Microfibre cloths are made from very small fibres, oftentimes a blend of polyester and polyamide or nylon. In short, these cloths are made of tiny plastic fibres that would end up going down the drain and into our waterways and oceans. These plastic fibres which do not decompose end up being ingested by marine creatures such as fish and shellfish which can then be transferred back to us when we consume seafood.

Upon first introduction of the Eco Cloth to liquid, you may detect a scent which is due to the properties composing the eco cloth (wood pulp and cotton) however after the first ring with water the scent should vanish and no longer be present after use.

As eco cloths are made of natural ingredients they dry fast and as such do make become a breeding ground for bacteria. Sponges on the other hand are made with petroleum-based materials which do not dry fast at all making them the hotspot for bacterial activity which produces the smell.

Reusable Bamboo Towel

The bamboo eco wipes are made in China from FSC Certified Chinese bamboo. China has a well acknoweledged certification standard called Guobiao (GB for short) and these standards are issued by the Standardization Administration of China (SAC) which is the Chinese National Committee of the ISO and IEC.

Our test report is approved for GB/T 19277.1-2001 Measurement of Final Aerobic.

Bio-decomposition Capacity of Materials under Controlled Composting Conditions Released Carbon Dioxide was Measured Section I: General Method.

The report found composting took 49 days.

There are two ways to see this:

1. Stains: Yes you can wash in cold water – as with your clothing it gets cleaned to the same degree you’d get stains of your clothes when washing in cold water. For some stains it’s fine, for others they won’t budge in cold water.

2. There is absolutely no harm to the bamboo cloth itself from being washed in cold water, it’s merely a good means to get the stains out. Bacteria: as the rolls will be used in areas with more bacteria and germs than for instance your clothing, the bamboo sheets will get more bacteria on them. It does take hot water to get rid of some bacteria and germs. Bacteria and germs themselves are a whole other discussion and people have different opinions on this, so I will not get too much into this, but IF you are of the believe that bacteria and germs are a necessary part of life then the cold water should do fine, but we just will not official recommend this. There would be a few footnotes to add such as (but not fully inclusive): meat juices harvesting dangerous bacteria, if used as a handkerchief for someone who’s sick, and so forth. Those examples could be dangerous for some people’s health if the cloths are washed “properly” and so we have to recommend washing in warmer water to reduce any risks.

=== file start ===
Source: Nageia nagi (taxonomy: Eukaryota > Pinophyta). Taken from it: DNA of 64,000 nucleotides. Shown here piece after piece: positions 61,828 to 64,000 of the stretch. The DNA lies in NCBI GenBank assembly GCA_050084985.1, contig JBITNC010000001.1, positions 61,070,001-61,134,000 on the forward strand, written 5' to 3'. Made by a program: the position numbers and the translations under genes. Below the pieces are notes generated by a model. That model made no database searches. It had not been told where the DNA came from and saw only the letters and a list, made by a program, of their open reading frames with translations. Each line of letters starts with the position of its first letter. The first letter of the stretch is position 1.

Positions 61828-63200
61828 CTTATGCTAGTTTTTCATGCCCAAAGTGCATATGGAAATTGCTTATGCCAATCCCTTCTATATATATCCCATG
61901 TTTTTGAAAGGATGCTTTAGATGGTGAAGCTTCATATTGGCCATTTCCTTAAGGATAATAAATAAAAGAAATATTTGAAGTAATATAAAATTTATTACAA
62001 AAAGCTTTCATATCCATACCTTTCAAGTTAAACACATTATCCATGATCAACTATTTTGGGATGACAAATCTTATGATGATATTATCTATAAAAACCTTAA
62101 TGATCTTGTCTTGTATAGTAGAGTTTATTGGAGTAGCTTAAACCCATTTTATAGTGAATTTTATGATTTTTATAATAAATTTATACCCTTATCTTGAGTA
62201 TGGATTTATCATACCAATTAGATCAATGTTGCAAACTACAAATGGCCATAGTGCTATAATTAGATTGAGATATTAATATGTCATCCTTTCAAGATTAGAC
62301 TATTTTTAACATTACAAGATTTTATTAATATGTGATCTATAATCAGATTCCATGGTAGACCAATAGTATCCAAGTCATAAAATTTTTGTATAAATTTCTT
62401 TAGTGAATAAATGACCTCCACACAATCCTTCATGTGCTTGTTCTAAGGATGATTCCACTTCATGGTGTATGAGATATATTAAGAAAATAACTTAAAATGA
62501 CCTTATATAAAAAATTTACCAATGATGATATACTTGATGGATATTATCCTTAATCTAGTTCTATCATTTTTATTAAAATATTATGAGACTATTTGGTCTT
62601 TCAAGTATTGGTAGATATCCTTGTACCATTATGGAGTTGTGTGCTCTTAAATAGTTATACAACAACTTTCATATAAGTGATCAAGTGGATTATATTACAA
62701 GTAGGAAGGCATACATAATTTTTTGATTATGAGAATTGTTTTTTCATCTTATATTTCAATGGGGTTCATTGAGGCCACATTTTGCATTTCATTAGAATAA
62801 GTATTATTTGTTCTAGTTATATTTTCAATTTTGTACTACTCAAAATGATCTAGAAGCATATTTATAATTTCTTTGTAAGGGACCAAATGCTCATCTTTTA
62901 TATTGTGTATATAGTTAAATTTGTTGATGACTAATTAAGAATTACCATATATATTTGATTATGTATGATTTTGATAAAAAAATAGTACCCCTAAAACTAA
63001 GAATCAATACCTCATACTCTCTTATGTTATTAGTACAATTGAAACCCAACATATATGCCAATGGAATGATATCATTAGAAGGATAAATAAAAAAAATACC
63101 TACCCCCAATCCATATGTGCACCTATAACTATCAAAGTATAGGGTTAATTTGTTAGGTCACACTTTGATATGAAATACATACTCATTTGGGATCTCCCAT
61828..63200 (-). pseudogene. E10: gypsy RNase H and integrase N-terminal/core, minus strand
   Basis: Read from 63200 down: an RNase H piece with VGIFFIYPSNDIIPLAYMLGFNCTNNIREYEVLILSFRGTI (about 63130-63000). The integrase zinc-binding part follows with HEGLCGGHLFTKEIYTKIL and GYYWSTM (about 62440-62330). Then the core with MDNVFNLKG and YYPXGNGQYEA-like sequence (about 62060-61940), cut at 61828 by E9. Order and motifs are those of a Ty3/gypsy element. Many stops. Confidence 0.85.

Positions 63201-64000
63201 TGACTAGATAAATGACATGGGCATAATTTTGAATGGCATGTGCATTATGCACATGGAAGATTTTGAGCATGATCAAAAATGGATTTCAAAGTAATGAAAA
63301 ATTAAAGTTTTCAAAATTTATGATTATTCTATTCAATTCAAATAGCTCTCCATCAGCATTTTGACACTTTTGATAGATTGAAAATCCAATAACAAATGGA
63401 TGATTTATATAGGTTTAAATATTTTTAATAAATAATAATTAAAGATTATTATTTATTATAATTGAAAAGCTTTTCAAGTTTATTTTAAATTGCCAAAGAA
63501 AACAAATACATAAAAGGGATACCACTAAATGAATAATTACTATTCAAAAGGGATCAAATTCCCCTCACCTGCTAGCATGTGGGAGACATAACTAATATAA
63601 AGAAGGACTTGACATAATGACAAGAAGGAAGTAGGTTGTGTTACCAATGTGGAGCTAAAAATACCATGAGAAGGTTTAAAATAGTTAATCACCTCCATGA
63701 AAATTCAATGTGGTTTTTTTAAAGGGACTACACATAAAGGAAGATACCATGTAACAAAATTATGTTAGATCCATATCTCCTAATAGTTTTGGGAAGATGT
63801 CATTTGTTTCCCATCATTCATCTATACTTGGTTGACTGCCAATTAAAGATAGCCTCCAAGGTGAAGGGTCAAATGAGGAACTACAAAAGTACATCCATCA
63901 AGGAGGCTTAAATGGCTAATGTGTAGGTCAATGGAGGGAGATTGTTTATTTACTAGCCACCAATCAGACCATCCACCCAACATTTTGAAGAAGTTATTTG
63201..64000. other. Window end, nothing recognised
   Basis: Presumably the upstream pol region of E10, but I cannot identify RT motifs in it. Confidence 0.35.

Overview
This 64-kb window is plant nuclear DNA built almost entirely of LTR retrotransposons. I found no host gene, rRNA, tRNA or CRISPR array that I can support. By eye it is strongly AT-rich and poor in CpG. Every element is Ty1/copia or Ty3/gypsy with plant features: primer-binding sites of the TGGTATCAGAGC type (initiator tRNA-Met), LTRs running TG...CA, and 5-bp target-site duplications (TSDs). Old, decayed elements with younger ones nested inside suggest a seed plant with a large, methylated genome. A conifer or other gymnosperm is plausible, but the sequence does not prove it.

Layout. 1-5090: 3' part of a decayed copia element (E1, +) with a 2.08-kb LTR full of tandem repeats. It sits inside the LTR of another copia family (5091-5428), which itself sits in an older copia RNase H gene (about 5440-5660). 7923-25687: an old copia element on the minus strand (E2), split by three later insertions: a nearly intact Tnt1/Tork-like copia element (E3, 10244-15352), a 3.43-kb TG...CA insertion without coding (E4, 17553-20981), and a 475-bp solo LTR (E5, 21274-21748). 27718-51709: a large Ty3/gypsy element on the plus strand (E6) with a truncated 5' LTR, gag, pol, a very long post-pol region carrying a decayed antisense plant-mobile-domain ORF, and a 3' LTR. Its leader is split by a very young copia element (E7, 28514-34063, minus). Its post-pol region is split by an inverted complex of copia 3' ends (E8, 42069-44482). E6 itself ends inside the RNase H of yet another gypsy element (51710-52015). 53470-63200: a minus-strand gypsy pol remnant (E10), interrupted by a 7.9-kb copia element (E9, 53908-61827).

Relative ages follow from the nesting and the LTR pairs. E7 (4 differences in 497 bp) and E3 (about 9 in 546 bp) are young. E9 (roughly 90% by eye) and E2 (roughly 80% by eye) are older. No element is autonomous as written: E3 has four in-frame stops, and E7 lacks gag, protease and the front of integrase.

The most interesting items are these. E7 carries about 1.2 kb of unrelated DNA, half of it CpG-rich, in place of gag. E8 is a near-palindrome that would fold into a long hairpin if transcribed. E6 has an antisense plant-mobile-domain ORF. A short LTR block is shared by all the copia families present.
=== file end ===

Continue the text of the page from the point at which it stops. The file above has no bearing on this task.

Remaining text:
Refill Cleaning Tablets and Spray Range

The tablets are proudly made in New Zealand. We have been working with some of New Zealand’s leading scientists for the last 18 months to produce a formulation that is all natural and actually works. We are really proud to be producing the first ever NZ made Refill Bench Spray Concentrate tablet right here in NZ.


  • Citric Acid (Occurs naturally in citrus)
  • Sodium Bicarbonate (Baking Soda)
  • Silicone Dioxide (two of the most abundant elements in the earths crust)
  • Sodium Coco Sulfate (derived from coconut fatty acids – dissolves dirt & grease)
  • Mag Stereate + L-Leusine (Natural lubricants)
  • Maltodextrine (Made from Corn, Rice, Potato starch, or wheat)

Essential oils & botanicals:

  • All Purpose – a sophisticated scent with Green Tea and Lily with undertones of Sweet Orange, Lime, Bergamot, Litsea Cubeba, Cedarwood, Galbanum and Violet Leaf Absolute and Kanuka
  • Kitchen – a citrus scent including Sweet Orange, Lemon, Blood Orange, Lime and Petitgrain with additional Kanuka
  • Bathroom – a fresh scent of Eucalyptus and Mint with Kawakawa
Unable to find satisfactory answers ? Contact Support